After my last blog post about my Camera Wish List, it got me thinking that I will probably want to upgrade my trusty LX5 at some point over the next year. There is nothing currently on the market that would make me switch but I suspect there will be over the next 12 months. Why? Well there is something in technology known as Moore’s law which stated simply says computing power doubles every 18 months.
I’m sure it hasn’t escaped your attention but camera is now really mini computers and the rate of improvement has accelerated so that after 3 years I can probably get a model that’s twice as good at the same price. My LX5 will be 3 years old next December and I think there will be something so good launched that I will just have to switch.
My suspicion is that I will need in the region of £500 to upgrade although I should get some of this back for the sale of the LX5. I need a way therefore to create an additional £500 over the next year and that’s where this experiment comes in.
I was looking at my image archive the other day and realised I had some 50,000+ images shot on my lightweight camera gear that are just sitting on my RAID drives, bit doing much. Some of these I use to illustrate my blogs but by far the majority never see the light of day. I actually want to slim down this back catalogue by editing the images to remove the rubbish, refine the ones I like and generate some money with them.
Now I should point out that I already shoot stock for two libraries but this tends to be with my DSLR. All the LX5, R1, GF1, GX1 and Sony NEX-5 images never go to these libraries as they have very clear guidelines over the cameras they accept. Microstock libraries on the other hand are more open minded about the equipment and will accept all of the above if the quality is right.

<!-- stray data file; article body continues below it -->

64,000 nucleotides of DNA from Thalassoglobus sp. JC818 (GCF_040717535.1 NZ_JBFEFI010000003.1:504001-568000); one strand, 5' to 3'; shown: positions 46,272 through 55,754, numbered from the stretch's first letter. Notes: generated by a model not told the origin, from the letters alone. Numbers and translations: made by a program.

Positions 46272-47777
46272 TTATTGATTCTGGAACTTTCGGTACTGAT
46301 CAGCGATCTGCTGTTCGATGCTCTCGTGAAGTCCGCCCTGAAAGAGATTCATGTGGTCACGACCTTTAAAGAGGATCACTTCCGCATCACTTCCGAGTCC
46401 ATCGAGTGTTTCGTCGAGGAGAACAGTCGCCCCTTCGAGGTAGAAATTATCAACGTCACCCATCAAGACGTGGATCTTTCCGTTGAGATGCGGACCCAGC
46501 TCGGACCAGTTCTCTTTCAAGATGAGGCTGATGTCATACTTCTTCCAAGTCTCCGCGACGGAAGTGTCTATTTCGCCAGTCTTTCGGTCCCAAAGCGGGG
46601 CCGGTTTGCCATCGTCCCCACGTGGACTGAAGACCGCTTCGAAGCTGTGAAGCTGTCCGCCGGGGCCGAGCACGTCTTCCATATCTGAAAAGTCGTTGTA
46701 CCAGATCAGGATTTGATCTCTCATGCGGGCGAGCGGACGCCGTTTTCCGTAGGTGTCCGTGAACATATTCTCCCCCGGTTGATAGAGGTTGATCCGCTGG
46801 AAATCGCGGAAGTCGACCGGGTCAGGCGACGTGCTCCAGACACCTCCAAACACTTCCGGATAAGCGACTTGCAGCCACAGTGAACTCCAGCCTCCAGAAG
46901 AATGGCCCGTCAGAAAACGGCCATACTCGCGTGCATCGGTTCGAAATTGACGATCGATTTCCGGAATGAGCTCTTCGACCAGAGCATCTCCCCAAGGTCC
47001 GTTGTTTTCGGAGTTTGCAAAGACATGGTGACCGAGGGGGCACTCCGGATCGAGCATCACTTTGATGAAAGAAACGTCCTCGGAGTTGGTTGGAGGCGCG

The problem I have is not in the quality of the images but in the subject matter. The vast majority of my work is landscape and travel based. These are subjects that the Microstock libraries generally don’t want more of as they are not as saleable as the concept images. I am therefore likely to have quite a lot of rejects although I am free to submit the same images across multiple libraries.
So, my plan is to sign up with 5-10 libraries and submit approximately 10-20 images a week from my archive. If 50% of these are accepted then I should achieve 500 images by the end of the year, hopefully generating sufficient to pay for the equipment upgrade. The only problem with my whole approach is that I might get tired of the relentless keywording and editing to generate the 10-20 images a week. Assuming I get the experiment underway I will report back through this blog in the coming months. Don’t be surprised however if I report back that I don’t have the patience or time to do this.